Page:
Categories
University

Transition to hybrid setup a ‘learning experience’ for CSO, CSO orgs

It is still a long and rough journey for the Council of Student Organizations as they try to find ways to smoothly operate in hybrid setup.

Last year, the Council of Student Organizations (CSO) received criticism over slow approval processes and inconsistencies with transparency during the online setup.

At the start of Academic Year 2022-2023, the committees of CSO, along with the Office of Student Leadership Involvement, Formation and Empowerment (SLIFE) made adjustments to cater to the new setup, as most of their members were unfamiliar with in-person operations.

New requirements and processes

Several processes for online activities remain unchanged amid the gradual return of face-to-face classes, but SLIFE Coordinator for Operations Patrick Aquino highlights that the hybrid setup brings additional steps and requirements for on-site and off-campus events.

Documents used before the pandemic, such as food permits, venue reservations, and campus access permits for guest speakers, were reintroduced to accredited organizations. Some University offices still require hard copy versions of these documents, but CSO Chairperson Ysa Dela Cruz emphasizes that the online processing of these seems “more efficient” for CSO and its organizations.

“That is why the CSO is actively consulting with [SLIFE] to better understand the documents needed as we continue to shift to the hybrid setup of classes,” she says.

Given the recent changes, Aquino adds that more adjustment time is needed for CSO, SLIFE, and other offices and units in order to comply with these processes.

Adapting to the hybrid setup

“Doing hybrid events is like doing two events at the same time,” Executive Vice President for Externals for the Association of Computer Engineering Students Vince Tiangco describes.   

Tiangco, who is also an Associate Vice Chairperson for the Activity Monitoring Team for CSO, adds that the lead time for pre-activity requirements has not been adjusted since the pandemic, despite slower processing times. 

Sabihin ko na lang na at least one week [prior to the event], mapasa mo ‘yung pre-acts (pre-activity requirements) kasi mabagal ang [Activity Processing and Screening Committee] ngayon and sobrang dami kasing events [ang nangyayari],” he asserts.

(I will just say that you have to pass the pre-acts at least one week prior to the event because the Activity Processing and Screening Committee is slow nowadays as a lot of events are happening.)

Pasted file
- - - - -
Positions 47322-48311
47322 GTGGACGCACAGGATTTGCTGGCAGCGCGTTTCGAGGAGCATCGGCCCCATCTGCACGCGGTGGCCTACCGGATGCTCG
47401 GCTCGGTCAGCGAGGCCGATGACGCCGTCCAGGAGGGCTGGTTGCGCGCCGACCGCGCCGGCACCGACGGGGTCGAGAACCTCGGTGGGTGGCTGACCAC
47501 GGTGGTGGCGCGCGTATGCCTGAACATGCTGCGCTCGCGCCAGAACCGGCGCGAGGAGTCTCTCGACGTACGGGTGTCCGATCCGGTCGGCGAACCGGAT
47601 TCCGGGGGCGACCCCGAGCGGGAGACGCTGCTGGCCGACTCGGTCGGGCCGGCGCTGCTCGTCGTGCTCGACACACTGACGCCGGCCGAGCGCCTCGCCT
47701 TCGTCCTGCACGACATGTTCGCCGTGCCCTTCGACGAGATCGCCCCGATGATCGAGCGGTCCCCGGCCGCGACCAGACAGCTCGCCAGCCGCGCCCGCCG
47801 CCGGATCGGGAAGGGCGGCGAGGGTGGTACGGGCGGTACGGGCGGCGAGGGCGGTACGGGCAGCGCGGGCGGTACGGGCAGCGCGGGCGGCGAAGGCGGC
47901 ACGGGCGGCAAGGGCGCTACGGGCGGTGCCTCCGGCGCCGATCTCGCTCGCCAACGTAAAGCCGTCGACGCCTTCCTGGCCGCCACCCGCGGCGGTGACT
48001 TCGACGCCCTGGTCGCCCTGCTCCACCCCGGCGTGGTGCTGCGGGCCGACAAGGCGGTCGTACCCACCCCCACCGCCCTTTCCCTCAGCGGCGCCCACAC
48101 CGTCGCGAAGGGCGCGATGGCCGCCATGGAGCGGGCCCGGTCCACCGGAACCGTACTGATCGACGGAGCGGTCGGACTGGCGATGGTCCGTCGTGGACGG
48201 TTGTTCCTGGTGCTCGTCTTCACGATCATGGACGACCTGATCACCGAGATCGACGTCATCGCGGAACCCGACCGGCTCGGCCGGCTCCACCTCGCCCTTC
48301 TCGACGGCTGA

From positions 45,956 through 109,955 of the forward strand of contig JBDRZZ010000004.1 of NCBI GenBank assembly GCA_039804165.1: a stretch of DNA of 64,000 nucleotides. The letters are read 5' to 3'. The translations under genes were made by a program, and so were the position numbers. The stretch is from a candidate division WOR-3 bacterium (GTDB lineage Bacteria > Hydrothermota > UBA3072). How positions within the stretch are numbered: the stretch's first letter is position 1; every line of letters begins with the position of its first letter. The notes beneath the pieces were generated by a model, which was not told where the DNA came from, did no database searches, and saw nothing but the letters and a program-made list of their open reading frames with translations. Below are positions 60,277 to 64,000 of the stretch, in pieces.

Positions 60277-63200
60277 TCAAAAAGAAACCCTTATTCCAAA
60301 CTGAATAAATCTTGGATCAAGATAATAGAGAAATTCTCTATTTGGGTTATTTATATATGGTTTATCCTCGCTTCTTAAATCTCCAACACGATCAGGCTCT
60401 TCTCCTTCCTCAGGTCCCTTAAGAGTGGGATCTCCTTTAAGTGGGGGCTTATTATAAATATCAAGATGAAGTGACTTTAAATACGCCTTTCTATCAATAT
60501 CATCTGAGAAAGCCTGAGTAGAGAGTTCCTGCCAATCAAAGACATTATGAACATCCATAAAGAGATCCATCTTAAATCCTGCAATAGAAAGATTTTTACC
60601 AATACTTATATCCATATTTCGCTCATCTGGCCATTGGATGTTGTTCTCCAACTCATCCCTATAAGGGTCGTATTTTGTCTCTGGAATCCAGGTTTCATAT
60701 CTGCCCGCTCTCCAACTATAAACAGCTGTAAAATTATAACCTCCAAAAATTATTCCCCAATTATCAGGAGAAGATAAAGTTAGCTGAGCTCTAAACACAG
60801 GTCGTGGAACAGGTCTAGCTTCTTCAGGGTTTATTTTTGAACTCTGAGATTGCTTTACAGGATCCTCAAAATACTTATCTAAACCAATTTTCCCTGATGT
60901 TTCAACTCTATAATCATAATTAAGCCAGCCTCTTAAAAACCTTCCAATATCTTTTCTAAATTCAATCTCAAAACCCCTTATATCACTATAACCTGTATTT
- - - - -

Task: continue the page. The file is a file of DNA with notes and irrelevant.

Erica*, a CSO organization officer, discusses issues with the post-activity requirements, specifically the activity report for submission.

“We are required to enumerate what went well and what went wrong during our activity proper,” she explains. “But for events that are publicity campaigns, there’s really not a lot that we can list for it, yet we are expected to list something.”

She adds that response delays from CSO officers are “detrimental to the timelines set by organizations to prepare their requirements.”

“We’ve also observed that some of them aren’t really [well-versed in] their own processes. Meaning to say, some delays experienced by [organizations] are due to those in CSO having to rely on their higher ups for everything, and sometimes their higher-ups also struggle.

Besides adhering to their processes, being open to suggestions given by organizations and coordination are vital, Erica says.

“If one [CSO team] sets a deadline for something, then other [teams] should provide us with the things we need to actually comply with those deadlines,” she asserts.

Another year, another opportunity to improve

Dela Cruz stresses that a feedback form system and termly consultations are in place to gather reports from the accredited organizations for any problems.

“We also create communication lines between the organizations and the CSO by having group chats per organization and per committee so that they will be able to raise their concerns directly to our officers,” she adds.

In response to the issues from the previous years, CSO said that they increased their members to accommodate the influx of projects and events. Regular check-ins and the strict implementation of office hours are in place in order to reduce burnout of the officers. Other operations, such as email processes and submission systems, were reportedly improved.

Aquino, on the other hand, expresses hope for the coming involvement of a Coordinator for Leadership Success and Coaching who will provide more manpower. The new coordinator will optimize and focus on the operations of the CSO and the Lasallian Success Habits in a Networked Environment program.

“We are glad that next term a new coordinator will join our office and will surely give [us] additional manpower to cater [to] our students,” he says, although no further details were provided.

*Names with asterisks are pseudonyms.

By Sophia De Jesus

By Shania Dominique Jose

Leave a Reply